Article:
Several scientific studies have investigated the link between wealth and positive health outcomes. Several studies have demonstrated a positive correlation between financial stability and personal well-being, both mental and physical. Researchers have also found that anxiety about financial issues can negatively impact heart health and cause people to engage in behaviors that can take years off their lives, such as smoking and overeating. Research shows that money sickness is real, and that chronic financial pressure can cause symptoms similar to post-traumatic stress disorder.
Financial difficulties can also end marriages and break up families. Money is one of the top three causes of divorce with challenges ranging from conflicting financial goals and spending habits to the pressure of excessive debt to power imbalances caused by a spouse bringing in a lot more money. that the other.
Our children are also affected by our money problems. One of my students told me how her mother had trouble getting up on the first and fifteenth day of the month – when the bills were due. To this day, my student experiences anxiety on the first and fifteenth of the month, even though she is financially stable. She inherited her money disease from her mother despite having a large emergency fund, savings and investments, including her own home. Children can feel the anxiety caused by money problems. As a result, they may also end up having a difficult relationship with money when they become adults.
Financial mental health: how the CB4UB method can change your relationship with money
Let’s talk about getting your financial sanity in order. My mantra in practicing financial mindfulness is “Crawl Before You Ball” or, in short, CB4UB. Save before you spend. A belated thank you. Understand the difference between something that is truly a “need” and something that is simply a “want.” Fund that emergency savings account – my recommendation is two years of spending to give you breathing space in an emergency – before trying to live a lifestyle that will expose you and your family, at financial risk. My grandmother shared her version of CB4UB with me: “Do what you have to do so you can do what you want to do later. His financial sanity allowed him to save and invest, passing on a solid foundation of financial well-being to his children and grandchildren.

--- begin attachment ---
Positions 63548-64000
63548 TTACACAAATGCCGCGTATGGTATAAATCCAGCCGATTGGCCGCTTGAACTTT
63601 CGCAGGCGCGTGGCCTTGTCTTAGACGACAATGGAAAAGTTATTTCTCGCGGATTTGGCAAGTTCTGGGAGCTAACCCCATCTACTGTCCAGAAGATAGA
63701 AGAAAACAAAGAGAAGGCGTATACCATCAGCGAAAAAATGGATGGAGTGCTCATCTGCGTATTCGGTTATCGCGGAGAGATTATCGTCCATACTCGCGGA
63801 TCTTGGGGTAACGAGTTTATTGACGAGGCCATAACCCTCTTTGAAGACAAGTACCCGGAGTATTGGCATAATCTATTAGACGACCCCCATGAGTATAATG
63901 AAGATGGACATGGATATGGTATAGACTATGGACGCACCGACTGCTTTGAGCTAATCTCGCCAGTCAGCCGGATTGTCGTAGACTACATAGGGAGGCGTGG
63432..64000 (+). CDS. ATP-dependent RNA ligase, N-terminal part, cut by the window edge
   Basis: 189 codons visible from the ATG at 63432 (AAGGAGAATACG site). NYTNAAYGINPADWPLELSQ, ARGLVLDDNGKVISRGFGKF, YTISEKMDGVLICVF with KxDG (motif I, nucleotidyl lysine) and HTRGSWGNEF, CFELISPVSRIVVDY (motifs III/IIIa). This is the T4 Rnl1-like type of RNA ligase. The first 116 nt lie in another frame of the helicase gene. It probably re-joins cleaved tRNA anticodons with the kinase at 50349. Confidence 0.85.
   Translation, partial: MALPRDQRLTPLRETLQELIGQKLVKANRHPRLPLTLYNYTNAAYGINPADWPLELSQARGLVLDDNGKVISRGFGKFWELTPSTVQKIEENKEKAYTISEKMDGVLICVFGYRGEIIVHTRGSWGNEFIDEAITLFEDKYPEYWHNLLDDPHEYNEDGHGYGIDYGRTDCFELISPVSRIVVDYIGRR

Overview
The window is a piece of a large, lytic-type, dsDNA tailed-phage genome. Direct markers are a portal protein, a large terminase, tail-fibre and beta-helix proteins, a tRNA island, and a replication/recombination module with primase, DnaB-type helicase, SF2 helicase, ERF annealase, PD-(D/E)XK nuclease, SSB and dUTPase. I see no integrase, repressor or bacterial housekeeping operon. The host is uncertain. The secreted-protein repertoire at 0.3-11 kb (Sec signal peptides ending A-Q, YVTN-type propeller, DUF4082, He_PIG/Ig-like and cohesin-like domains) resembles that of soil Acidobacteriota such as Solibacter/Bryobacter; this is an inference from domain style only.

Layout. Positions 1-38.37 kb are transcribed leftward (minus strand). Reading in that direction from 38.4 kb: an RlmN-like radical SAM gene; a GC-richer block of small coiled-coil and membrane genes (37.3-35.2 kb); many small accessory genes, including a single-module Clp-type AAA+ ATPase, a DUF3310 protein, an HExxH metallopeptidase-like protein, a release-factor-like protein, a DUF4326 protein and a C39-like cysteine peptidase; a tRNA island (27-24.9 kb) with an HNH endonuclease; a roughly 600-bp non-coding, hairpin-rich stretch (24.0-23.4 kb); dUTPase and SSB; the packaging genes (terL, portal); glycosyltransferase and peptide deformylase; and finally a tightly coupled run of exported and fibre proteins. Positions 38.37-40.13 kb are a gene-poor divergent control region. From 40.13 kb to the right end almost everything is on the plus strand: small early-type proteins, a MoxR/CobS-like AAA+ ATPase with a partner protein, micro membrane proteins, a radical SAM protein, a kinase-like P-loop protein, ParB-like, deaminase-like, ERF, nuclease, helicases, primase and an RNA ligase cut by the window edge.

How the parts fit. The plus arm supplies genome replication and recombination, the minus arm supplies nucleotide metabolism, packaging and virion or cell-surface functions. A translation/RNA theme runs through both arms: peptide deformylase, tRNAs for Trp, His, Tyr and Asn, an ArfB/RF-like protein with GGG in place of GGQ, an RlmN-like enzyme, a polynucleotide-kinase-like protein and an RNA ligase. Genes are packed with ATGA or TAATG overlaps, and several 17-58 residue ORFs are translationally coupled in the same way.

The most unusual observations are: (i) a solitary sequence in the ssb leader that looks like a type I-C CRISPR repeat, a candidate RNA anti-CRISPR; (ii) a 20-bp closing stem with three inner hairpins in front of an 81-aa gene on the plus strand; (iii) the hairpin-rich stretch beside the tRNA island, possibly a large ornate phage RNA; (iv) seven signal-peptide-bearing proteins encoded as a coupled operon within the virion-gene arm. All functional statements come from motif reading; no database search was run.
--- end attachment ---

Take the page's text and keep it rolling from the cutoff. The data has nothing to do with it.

Getting your financial sanity in order by following the CB4UB philosophy is a process that first requires an honest assessment of the current state of your finances, as well as an acknowledgment of your past financial mistakes. Yes, these steps are necessary, and yes, they can be painful, especially when sharing this information with your spouse and family. But possessing these truths – as difficult and embarrassing as they are – will wipe the slate clean and start you on a new path to improving your financial sanity – and your financial situation.
In addition to creating a workable plan with your partner and family to save money, CB4UB forces you to practice financial mindfulness by blocking the pressures of SocieTHEY, advertising, and social media. Letting go of what others may think becomes easier when you celebrate small changes in your spending behavior, see your financial cushion increase, and feel your financial pressure ease. By practicing the CB4UB principles, you take control of your money and stop letting it control you.
Our best life is not about having the best things. It’s a matter of peace of mind. It’s being able to make decisions without money being a factor. It’s teaching the next generation of your family the benefits of having a healthy respect and positive relationship with money. Over time, practicing the principles of CB4UB can turn your income into wealth that can buy you financial freedom – the freedom to choose what work you do, how you spend your time, and to worry about being able to take care of yourself. of you and your family. in an emergency. And when you free yourself from the anxiety of living paycheck to paycheck, the first of the month just becomes another more peaceful and joyful day in your life.
Written by Buffie Purselle.